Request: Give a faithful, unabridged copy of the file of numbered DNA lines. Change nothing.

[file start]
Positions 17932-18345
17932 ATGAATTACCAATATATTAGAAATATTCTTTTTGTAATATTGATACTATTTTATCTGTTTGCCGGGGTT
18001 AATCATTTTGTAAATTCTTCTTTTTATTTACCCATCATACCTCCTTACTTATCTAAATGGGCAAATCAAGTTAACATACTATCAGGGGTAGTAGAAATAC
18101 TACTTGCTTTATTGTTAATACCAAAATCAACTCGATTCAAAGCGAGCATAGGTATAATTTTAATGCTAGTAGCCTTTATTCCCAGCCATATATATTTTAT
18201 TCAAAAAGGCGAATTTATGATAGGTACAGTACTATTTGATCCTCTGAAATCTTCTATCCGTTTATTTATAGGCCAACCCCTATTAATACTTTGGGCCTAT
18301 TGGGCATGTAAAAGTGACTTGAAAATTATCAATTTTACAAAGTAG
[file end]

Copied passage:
Positions 17932-18345
17932 ATGAATTACCAATATATTAGAAATATTCTTTTTGTAATATTGATACTATTTTATCTGTTTGCCGGGGTT
18001 AATCATTTTGTAAATTCTTCTTTTTATTTACCCATCATACCTCCTTACTTATCTAAATGGGCAAATCAAGTTAACATACTATCAGGGGTAGTAGAAATAC
18101 TACTTGCTTTATTGTTAATACCAAAATCAACTCGATTCAAAGCGAGCATAGGTATAATTTTAATGCTAGTAGCCTTTATTCCCAGCCATATATATTTTAT
18201 TCAAAAAGGCGAATTTATGATAGGTACAGTACTATTTGATCCTCTGAAATCTTCTATCCGTTTATTTATAGGCCAACCCCTATTAATACTTTGGGCCTAT
18301 TGGGCATGTAAAAGTGACTTGAAAATTATCAATTTTACAAAGTAG